Yesterday in Brussels, the Global Fund to Fight AIDS, Tuberculosis and Malaria announced an appeal to government and private sector donors for $15 billion for the next three years. While this appeal represents a substantial financial commitment during these times of economic austerity, it is a historical opportunity. A collective $15 billion commitment to the Global Fund would account for 85 percent of the international funding needed to capitalize on the progress we have made over the past decade and completely control these diseases once and for all. Just a decade ago no one could ever have imagined the finish line being so close.

The staggering progress we have made with the Global Fund and its partners has shown us what is possible for humankind when global solidarity, political will, modern science, and country ownership collide and save millions of lives. Defeating these diseases is a shared responsibility. African countries are doing their utmost to provide human and financial resources for the health of their people. But we need strong support of the Global Fund to succeed.

In 2000, just 50,000 people were receiving antiretroviral therapy in Africa. By 2011, it was 6 million. In Malawi, thanks to international support of Global Fund financed HIV/AIDS prevention and treatment programs, we are now seeing the first generation of Malawians being born HIV free and a 10 percent overall decline in adult mortality.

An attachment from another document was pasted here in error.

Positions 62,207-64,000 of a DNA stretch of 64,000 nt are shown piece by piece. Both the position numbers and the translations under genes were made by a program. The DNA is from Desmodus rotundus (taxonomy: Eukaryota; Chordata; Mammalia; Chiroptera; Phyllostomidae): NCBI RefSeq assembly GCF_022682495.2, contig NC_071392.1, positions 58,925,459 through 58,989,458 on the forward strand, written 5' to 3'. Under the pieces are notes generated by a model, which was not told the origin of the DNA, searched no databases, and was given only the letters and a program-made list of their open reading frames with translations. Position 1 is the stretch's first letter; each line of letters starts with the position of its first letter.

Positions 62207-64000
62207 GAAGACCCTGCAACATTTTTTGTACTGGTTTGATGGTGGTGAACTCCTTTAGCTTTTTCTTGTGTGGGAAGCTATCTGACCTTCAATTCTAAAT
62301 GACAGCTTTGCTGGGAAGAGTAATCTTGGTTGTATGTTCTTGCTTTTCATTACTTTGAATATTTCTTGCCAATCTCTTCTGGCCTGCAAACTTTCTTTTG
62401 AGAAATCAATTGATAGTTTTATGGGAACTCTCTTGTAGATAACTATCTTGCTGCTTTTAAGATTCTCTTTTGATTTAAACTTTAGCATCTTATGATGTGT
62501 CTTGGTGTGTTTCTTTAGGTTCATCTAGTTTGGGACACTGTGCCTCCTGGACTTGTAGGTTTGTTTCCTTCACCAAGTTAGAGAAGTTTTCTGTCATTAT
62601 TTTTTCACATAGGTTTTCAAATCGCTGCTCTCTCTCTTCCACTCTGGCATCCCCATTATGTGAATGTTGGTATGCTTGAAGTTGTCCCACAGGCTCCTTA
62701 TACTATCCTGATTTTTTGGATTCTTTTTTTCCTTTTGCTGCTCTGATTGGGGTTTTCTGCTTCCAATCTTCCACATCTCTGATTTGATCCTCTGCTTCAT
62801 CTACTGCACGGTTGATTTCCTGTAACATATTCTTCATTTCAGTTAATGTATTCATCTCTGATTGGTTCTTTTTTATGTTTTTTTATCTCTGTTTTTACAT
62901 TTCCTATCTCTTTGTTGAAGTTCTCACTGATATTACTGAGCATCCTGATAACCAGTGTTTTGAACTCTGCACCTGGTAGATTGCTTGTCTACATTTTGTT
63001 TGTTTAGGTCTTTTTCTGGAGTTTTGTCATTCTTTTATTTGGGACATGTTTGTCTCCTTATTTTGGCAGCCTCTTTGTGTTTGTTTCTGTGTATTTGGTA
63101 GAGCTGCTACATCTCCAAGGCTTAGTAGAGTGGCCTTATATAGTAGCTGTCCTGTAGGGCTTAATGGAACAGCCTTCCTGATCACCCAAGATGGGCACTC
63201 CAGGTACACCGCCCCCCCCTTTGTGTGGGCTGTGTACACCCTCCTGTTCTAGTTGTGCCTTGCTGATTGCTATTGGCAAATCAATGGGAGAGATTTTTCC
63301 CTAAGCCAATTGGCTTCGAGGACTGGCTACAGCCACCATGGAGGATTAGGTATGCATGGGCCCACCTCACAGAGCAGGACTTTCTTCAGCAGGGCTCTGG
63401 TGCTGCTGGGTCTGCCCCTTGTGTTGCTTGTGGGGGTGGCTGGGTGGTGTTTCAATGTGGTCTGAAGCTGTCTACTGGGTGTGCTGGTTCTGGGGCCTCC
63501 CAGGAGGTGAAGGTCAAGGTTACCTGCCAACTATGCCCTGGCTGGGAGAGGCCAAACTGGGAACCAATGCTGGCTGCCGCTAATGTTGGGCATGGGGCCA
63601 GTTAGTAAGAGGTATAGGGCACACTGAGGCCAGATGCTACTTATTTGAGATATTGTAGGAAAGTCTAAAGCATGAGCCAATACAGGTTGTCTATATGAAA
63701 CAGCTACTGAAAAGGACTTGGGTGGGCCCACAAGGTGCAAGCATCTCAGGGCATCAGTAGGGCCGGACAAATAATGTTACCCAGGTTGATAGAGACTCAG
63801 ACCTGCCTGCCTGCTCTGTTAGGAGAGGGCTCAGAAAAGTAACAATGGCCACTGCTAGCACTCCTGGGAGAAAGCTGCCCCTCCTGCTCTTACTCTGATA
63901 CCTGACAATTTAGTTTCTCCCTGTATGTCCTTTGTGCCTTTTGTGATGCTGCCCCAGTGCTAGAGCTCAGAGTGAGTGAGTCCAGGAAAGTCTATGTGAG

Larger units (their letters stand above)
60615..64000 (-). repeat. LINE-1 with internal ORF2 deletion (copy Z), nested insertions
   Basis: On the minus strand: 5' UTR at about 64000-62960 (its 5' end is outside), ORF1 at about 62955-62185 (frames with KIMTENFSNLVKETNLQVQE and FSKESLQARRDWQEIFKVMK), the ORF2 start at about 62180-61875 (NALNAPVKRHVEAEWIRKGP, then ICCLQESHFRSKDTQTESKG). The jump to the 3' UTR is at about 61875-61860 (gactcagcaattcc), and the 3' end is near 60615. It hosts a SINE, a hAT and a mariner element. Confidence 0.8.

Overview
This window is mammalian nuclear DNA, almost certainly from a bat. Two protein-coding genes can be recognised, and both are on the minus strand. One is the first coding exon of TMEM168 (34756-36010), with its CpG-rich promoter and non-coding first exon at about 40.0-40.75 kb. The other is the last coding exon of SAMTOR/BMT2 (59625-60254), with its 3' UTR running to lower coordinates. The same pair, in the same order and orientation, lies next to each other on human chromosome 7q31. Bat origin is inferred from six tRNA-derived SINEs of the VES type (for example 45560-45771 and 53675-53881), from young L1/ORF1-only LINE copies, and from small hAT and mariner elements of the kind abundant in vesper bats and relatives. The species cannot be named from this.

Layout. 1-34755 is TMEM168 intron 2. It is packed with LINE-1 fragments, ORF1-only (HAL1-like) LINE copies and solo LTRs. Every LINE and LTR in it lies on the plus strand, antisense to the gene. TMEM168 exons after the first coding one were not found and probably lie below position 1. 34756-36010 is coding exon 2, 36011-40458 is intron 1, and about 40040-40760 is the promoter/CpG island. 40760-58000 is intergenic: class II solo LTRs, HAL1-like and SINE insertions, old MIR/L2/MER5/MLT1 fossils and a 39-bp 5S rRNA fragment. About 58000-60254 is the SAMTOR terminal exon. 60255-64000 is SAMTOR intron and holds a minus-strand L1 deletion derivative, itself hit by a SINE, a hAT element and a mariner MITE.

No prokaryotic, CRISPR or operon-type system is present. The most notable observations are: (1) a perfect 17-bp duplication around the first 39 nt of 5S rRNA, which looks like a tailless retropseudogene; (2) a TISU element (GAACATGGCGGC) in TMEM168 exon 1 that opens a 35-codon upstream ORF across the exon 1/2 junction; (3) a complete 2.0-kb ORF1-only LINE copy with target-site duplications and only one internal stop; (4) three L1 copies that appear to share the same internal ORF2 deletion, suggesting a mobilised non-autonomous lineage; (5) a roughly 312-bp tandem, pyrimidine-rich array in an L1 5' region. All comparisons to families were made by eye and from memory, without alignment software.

But we must make no mistake about it. Our gains will be lost if we do not move forward to defeat these diseases. We can’t stop now. If we do, the long-term human and financial costs will be staggering. Advances made in slowing new HIV, TB and malaria infections will be reversed if proven treatment and prevention efforts stagnate. The consequences of not acting now will result in more devastating losses of life, rather than dramatic increases in life expectancy and quality of life for Africans.

Throughout my career, I have been confronted with people who have doubted my ability to achieve the dreams and ambitions distilled into my soul by my father. Today I am blessed to be the president of a country filled with people who share my desire for a better Malawi and a better Africa, but we cannot do it alone. Today I stand proudly next to the Global Fund, its partners, and my fellow Africans with a promise: a $15 billion commitment to the Global Fund from the international community is an investment that will be quantified by changing the course of history together, and a leap forward towards ending the three pandemics.

20 February 2013
Shawn Clackett

An Optimistic Era for Global Infectious Disease Control

The newly appointed director of the Global Fund to Fight HIV, Tuberculosis, and Malaria believes international health efforts are at the cusp of containing these epidemics.

The newly appointed director of the Global Fund to Fight HIV, Tuberculosis, and Malaria believes international health efforts are at the cusp of containing these epidemics

The following article is by John-Manuel Andriote, republished from The Atlantic

The world has an “historic opportunity” to contain and end three of humanity’s deadliest scourges by focusing on their “hot zones,” according to Mark Dybul, the newly appointed director of the Geneva-based Global Fund to Fight HIV, Tuberculosis, and Malaria.

“We have this unique moment in history where the science and implementation advances of the last 10 years are at a point where, if we just invest a little more and stick with it, we can contain the epidemics and have the next generation be free of HIV, tuberculosis, and malaria,” Dybul told me.